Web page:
Stalin's artificial famine in the Ukraine was as great an evil as the Holocaust.

Lion in the Stars Supporting Member of TMP06 Jan 2013 9:00 p.m. PST

"Stalin's Soviet Union was as evil and guilty as the German Nazis"

This topic is periodically debated on every military history board I've seen, and there are a great many arguments which could go on and on.

Let it suffice to say (though it won't) that I, and many others, believe Stalin's Soviet Union was not as bad as the Nazis. Because Stalin killed whoever was a threat to him, or whoever stood in the way of his continued monopoly on power. Hitler killed certain classes of people simply because of who they were. For me, this represents a difference in degree of evil.


The problem is that in his paranoia, Stalin killed people who were not threats to his own power and who were vital to the protection of his nation.

I pretty much buy the 'Mandate of Heaven' theory of rulership: As the ruler of a nation, your duty is to make the nation as great as possible. To strip a nation of capable defenders is to weaken a nation, and to weaken a nation is against the ruler's duty. To starve a nation is just as criminal.

11th ACR06 Jan 2013 9:14 p.m. PST

Look at it this way: link
And like this: link

Personal logo Meiczyslaw Supporting Member of TMP06 Jan 2013 10:14 p.m. PST

Let it suffice to say (though it won't) that I, and many others, believe Stalin's Soviet Union was not as bad as the Nazis. Because Stalin killed whoever was a threat to him, or whoever stood in the way of his continued monopoly on power. Hitler killed certain classes of people simply because of who they were. For me, this represents a difference in degree of evil.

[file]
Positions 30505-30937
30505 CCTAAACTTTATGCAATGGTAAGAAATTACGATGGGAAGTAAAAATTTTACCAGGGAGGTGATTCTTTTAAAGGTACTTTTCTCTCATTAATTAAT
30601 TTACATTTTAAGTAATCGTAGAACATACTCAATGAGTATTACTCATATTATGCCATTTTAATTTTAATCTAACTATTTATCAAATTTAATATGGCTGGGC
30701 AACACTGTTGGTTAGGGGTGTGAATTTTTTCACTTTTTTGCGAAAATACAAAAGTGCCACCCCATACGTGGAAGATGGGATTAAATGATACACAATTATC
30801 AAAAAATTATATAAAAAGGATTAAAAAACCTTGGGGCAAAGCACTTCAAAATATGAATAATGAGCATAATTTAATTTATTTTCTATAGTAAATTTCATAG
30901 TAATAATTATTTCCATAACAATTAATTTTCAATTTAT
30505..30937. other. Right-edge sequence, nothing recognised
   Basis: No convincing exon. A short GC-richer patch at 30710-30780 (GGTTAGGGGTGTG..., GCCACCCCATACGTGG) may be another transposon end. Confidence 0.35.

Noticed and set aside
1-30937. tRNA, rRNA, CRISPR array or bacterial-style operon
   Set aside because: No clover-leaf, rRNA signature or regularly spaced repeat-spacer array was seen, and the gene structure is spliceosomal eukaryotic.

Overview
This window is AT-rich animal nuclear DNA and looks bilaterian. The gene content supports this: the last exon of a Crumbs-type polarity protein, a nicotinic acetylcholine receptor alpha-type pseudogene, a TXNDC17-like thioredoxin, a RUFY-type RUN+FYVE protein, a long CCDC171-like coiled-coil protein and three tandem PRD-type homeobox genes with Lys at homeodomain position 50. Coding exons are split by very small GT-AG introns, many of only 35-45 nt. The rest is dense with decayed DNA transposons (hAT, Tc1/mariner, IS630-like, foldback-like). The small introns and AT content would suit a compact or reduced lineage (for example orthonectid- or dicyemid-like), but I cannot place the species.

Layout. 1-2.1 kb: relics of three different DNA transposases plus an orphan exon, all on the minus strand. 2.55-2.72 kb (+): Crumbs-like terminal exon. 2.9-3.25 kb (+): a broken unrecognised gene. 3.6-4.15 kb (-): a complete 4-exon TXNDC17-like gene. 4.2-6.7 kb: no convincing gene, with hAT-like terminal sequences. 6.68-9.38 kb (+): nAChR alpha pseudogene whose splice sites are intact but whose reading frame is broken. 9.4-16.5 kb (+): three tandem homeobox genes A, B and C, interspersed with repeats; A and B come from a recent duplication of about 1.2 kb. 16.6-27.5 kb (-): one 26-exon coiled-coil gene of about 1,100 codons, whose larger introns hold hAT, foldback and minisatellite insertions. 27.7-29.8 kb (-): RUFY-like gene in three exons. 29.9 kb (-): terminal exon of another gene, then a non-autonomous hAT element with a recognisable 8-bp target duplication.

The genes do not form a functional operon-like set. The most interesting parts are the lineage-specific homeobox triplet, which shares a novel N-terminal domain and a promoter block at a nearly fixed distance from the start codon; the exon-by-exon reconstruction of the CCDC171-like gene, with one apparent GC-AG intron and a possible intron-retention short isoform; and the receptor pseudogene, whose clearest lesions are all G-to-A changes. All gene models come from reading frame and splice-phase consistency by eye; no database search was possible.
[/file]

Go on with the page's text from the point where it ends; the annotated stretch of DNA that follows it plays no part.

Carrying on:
Your history is in error. Stalin eliminated classes of people because they did not fit into his vision of a Socialist State, and did so deliberately and systematically. Just because he was a dictator doesn't mean that he wasn't a true-blooded socialist. In fact, the two tend to go hand-in-hand.

Some Chicken07 Jan 2013 2:11 a.m. PST

Soviet Russia was a strange bed-fellow for the Western Allies but allies they were in my view. Attempts were made at a high level to co-ordinate strategy (e.g the various Moscow, Teheran and Yalta conferences) and eventually Churchill found himself somewhat marginalised by Roosevelt in favour of Stalin. The Western Allies also made significant sacrifices in blood and material to supply the Soviet war effort, which (on my definition at least) shows Russia was seen as more than a co-belligerent.